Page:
Actually, taken by itself this verse wouldn’t suggest the wrath of God at all: iniquity isn’t wrath (of God anyway), iniquity is injustice (literally un-equity). Whenever we sin, we are doing injustice to God (and especially to the action of God, Incarnate as the Son, by the grace of which action we exist and have capabilities to choose to do justice or injustice at all.) There Jesus is, up on the cross, being sinned against by all of us: murdering God. Which God, in several ways, willingly set up, with the Son being complicit with the Father in this action. (I mention key portions of Isaiah 53 in that doc, too.)
It’s other verses of Isaiah 53 that suggest God is wrathing against His Servant–or anyway that some kind of wrath is being leveled against the Servant, for which God has primary responsibility.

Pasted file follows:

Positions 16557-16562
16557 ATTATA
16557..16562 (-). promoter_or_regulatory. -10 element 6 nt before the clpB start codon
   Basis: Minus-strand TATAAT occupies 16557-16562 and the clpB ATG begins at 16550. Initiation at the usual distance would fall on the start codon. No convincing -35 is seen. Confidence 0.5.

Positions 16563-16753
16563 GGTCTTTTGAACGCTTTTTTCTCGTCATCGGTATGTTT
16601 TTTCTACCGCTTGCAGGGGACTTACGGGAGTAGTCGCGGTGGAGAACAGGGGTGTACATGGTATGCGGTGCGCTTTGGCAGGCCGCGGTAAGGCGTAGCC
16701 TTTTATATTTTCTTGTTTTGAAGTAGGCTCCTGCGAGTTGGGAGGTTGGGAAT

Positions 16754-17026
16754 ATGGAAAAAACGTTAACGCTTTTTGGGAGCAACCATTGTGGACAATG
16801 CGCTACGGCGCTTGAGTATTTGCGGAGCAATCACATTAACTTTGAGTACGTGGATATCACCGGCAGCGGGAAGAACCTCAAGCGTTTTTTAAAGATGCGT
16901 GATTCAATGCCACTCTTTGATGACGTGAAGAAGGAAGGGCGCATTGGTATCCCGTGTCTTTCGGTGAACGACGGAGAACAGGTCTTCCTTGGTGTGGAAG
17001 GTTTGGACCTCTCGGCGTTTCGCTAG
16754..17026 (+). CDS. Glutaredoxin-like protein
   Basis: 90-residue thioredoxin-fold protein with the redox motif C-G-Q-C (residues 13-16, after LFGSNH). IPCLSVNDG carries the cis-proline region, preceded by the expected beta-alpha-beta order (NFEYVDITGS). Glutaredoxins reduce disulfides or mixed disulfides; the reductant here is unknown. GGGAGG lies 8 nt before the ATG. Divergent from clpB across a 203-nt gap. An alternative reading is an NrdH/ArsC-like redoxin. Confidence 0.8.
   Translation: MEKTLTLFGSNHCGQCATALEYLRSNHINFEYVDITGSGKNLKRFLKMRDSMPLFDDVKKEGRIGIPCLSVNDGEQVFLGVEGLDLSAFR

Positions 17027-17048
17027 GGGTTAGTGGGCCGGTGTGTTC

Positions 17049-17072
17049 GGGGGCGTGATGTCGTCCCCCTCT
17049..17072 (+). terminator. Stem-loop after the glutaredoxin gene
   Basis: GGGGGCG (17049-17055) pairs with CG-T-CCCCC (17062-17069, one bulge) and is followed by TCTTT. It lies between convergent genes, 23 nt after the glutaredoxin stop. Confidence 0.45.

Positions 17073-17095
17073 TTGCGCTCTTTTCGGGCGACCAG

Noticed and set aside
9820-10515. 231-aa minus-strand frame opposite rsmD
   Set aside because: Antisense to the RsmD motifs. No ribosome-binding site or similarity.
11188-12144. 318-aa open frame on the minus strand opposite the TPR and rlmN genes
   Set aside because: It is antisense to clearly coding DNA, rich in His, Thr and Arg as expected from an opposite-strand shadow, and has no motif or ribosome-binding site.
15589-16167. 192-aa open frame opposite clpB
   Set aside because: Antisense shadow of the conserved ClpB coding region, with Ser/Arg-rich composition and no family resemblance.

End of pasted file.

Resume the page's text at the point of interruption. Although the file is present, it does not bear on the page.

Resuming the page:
Isaiah 53:3-6, 10, 12; “He was despised and forsaken of men, a Man of sorrows, and acquainted with grief; and like one from whom men hide their faces, He was despised and we did not esteem Him. Surely our griefs He Himself bore, and our sorrows He carried; yet we ourselves esteemed Him stricken, smitten of God and afflicted. But He was pierced through for our transgressions, He was crushed for our iniquities; the chastening for our well-being was upon Him, and by His scourging we are healed. All of us like sheep have gone astray, each of us has turned to his own way; but the Lord has caused the iniquity of us all to fall upon Him. …] But the Lord was pleased to crush Him, putting Him to grief. …] Therefore (says the Lord) I will allot Him a portion with the great, and He will divide the loot with the strong; because He poured Himself out to death and was numbered with the transgressors; yet He Himself bore the sin of many, and interceded for the transgressors.”